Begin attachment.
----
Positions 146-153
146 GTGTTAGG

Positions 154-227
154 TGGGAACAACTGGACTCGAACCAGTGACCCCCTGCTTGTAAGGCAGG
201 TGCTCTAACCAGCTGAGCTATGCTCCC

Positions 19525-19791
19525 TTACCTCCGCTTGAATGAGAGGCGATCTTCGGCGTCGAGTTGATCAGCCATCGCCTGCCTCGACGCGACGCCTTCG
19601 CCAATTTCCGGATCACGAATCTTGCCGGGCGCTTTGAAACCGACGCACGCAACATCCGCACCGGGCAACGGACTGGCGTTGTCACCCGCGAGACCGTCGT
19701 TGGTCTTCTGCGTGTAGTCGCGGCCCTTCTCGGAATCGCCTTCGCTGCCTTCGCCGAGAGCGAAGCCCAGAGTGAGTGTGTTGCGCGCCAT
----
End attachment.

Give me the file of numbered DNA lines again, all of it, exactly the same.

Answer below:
Positions 146-153
146 GTGTTAGG

Positions 154-227
154 TGGGAACAACTGGACTCGAACCAGTGACCCCCTGCTTGTAAGGCAGG
201 TGCTCTAACCAGCTGAGCTATGCTCCC

Positions 19525-19791
19525 TTACCTCCGCTTGAATGAGAGGCGATCTTCGGCGTCGAGTTGATCAGCCATCGCCTGCCTCGACGCGACGCCTTCG
19601 CCAATTTCCGGATCACGAATCTTGCCGGGCGCTTTGAAACCGACGCACGCAACATCCGCACCGGGCAACGGACTGGCGTTGTCACCCGCGAGACCGTCGT
19701 TGGTCTTCTGCGTGTAGTCGCGGCCCTTCTCGGAATCGCCTTCGCTGCCTTCGCCGAGAGCGAAGCCCAGAGTGAGTGTGTTGCGCGCCAT